Appendix 2 contains a list of issues to consider if you are considering outsourcing the digitisation of audio or video.

If you are considering internally managing a project, the JISC Digital media website also has an extensive range of resources on digitisation of analogue audio and video. For example, they address budgeting for a project, project management and quality assurance. For a full list see the JISC information on cross media.

Digital audio and video file formats

The purpose of the project, requirements for video and audio quality and the length of time files need to be retained (as specified in an authorised retention and disposal authority) may need to be considered when selecting an appropriate file format. For more information see Digital audio and video file formats.

Metadata for the digitisation of analogue recordings

Recordkeeping metadata is structured information that describes a record. It includes information about the record’s structure, the context in which it was created and its content. Metadata is valuable in searching for, retrieving, accessing and using the record, but it also helps to verify its authenticity and promote its long term management and preservation.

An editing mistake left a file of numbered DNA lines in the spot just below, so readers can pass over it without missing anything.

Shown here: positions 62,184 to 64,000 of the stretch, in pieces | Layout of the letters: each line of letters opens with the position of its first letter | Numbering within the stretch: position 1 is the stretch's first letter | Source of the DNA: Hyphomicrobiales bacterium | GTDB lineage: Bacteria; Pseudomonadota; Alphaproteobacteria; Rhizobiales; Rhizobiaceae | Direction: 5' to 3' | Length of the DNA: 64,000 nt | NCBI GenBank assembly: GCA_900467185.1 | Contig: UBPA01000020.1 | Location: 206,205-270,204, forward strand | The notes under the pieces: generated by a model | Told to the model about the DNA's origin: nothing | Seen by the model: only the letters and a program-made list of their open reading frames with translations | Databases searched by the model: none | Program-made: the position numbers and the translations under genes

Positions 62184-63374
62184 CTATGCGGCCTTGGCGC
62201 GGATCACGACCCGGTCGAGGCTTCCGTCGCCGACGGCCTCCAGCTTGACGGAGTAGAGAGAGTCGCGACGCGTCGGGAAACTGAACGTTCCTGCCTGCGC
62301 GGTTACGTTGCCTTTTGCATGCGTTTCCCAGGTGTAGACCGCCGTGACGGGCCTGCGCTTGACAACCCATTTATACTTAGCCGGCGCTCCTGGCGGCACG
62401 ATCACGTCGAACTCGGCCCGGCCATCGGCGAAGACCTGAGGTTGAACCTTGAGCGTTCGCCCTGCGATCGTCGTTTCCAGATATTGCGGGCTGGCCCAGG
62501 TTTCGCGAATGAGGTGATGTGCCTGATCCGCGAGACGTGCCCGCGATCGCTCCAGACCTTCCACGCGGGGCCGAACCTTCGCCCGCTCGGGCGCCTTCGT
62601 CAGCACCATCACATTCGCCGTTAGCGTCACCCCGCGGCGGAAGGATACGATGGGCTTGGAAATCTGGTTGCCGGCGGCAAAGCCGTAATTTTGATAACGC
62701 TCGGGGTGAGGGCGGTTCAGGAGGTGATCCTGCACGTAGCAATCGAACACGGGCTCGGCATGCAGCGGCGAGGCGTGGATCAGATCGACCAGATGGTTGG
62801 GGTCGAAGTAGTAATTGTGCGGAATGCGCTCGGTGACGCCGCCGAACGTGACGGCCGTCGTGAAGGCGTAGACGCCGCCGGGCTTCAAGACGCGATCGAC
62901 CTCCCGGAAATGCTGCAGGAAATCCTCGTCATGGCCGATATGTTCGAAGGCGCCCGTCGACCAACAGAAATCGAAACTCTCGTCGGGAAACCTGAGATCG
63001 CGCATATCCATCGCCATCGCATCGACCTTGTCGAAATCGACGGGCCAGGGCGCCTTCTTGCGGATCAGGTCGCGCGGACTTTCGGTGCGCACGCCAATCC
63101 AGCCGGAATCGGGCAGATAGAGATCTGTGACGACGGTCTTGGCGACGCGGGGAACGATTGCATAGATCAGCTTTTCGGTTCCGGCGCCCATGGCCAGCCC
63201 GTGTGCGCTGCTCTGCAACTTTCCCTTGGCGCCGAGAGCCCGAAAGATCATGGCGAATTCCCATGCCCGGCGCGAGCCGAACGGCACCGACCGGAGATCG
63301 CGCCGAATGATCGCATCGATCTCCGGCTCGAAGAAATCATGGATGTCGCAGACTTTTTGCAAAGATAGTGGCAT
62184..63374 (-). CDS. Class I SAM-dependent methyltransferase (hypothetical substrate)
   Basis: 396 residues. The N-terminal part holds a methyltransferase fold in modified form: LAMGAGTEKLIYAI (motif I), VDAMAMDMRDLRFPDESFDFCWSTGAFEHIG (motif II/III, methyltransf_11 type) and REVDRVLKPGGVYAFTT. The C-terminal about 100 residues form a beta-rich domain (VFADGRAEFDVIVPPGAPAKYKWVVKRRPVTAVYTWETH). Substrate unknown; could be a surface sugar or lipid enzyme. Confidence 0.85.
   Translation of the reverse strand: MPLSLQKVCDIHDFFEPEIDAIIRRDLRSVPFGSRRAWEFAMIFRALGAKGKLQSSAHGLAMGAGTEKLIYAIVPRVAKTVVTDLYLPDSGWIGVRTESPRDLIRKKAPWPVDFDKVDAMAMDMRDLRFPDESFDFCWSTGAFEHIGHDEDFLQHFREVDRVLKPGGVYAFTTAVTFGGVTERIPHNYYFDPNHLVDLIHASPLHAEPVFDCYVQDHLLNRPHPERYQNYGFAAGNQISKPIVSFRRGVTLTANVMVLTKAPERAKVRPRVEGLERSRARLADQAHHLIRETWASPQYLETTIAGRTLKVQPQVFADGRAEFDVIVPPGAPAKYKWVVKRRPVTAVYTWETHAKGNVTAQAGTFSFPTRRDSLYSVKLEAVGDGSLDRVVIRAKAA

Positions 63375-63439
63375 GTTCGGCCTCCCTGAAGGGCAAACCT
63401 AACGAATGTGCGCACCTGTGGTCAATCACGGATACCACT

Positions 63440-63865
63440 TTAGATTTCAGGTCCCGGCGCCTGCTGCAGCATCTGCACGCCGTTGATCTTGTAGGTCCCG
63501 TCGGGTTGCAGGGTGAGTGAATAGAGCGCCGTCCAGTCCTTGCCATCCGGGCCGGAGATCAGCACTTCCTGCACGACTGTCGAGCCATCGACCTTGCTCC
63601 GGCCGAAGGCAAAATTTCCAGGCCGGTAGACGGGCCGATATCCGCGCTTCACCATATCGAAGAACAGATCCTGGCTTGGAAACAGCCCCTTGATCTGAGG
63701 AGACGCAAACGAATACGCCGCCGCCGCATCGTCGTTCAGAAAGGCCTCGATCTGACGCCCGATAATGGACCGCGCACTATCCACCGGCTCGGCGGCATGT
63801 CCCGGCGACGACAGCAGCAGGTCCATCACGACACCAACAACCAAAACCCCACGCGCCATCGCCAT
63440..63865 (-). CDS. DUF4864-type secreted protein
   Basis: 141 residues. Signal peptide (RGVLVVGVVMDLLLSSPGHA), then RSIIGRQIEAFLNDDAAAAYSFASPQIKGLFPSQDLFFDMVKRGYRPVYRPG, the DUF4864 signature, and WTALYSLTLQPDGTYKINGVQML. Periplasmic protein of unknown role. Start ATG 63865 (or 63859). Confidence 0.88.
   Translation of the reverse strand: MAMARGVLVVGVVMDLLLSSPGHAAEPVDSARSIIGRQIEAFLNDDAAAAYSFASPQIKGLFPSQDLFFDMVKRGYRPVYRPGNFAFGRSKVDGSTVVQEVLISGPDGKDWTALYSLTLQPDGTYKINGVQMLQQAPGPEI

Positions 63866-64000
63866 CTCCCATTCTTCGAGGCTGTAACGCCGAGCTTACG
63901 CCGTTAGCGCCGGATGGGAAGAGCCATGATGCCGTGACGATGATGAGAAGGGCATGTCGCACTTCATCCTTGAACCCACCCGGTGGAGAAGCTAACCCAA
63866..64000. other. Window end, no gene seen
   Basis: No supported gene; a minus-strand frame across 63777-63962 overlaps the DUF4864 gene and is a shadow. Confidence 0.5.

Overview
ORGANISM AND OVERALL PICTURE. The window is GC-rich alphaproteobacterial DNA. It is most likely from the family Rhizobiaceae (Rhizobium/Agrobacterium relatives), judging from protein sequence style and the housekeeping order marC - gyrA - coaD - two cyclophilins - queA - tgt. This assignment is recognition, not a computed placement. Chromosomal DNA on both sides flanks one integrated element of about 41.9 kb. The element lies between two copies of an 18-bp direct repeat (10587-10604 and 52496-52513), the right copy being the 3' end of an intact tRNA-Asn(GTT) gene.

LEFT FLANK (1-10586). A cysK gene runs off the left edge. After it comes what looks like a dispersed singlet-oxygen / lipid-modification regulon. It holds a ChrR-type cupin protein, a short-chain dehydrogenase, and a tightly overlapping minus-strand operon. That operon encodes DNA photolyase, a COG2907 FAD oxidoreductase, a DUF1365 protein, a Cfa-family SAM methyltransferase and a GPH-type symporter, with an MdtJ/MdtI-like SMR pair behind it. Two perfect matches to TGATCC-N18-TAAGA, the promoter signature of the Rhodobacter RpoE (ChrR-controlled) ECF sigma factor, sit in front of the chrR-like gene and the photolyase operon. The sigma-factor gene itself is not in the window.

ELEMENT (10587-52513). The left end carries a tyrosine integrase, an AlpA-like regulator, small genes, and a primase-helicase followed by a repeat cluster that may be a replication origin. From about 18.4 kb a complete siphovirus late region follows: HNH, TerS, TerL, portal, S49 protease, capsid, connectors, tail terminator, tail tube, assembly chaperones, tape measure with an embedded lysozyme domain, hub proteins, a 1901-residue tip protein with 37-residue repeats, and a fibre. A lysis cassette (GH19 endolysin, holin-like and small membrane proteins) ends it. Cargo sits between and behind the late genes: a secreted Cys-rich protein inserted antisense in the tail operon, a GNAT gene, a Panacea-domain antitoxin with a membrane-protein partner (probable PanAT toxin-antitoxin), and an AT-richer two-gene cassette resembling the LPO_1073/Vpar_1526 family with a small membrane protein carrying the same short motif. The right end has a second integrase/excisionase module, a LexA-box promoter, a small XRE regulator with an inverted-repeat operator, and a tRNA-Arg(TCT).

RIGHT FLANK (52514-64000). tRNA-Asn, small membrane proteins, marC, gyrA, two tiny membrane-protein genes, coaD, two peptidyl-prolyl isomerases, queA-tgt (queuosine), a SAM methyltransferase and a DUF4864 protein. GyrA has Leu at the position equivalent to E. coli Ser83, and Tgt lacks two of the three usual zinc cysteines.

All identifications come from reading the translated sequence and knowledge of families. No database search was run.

The Standard on digital recordkeeping outlines the minimum requirements for recordkeeping metadata. Your digitised recordings must be described by this metadata. Your organisation is likely to derive some of this information from existing metadata kept about your analogue files. For example, you might have information on a record album cover describing the recording: e.g. place of recording, event, speaker etc or a reel-to-reel video might have a label showing the title, production details, date made and viewing restrictions. Additional information may be stored in the organisation’s databases or in separate data files.

As part of preliminary stages of a digitisation project your organisation should identify any additional requirements for metadata (beyond the minimum required) and draw up clear specifications. Examining existing metadata schemas for audio visual materials (e.g. METS or SMIL) [5] or those used for similar industries/projects may be of benefit.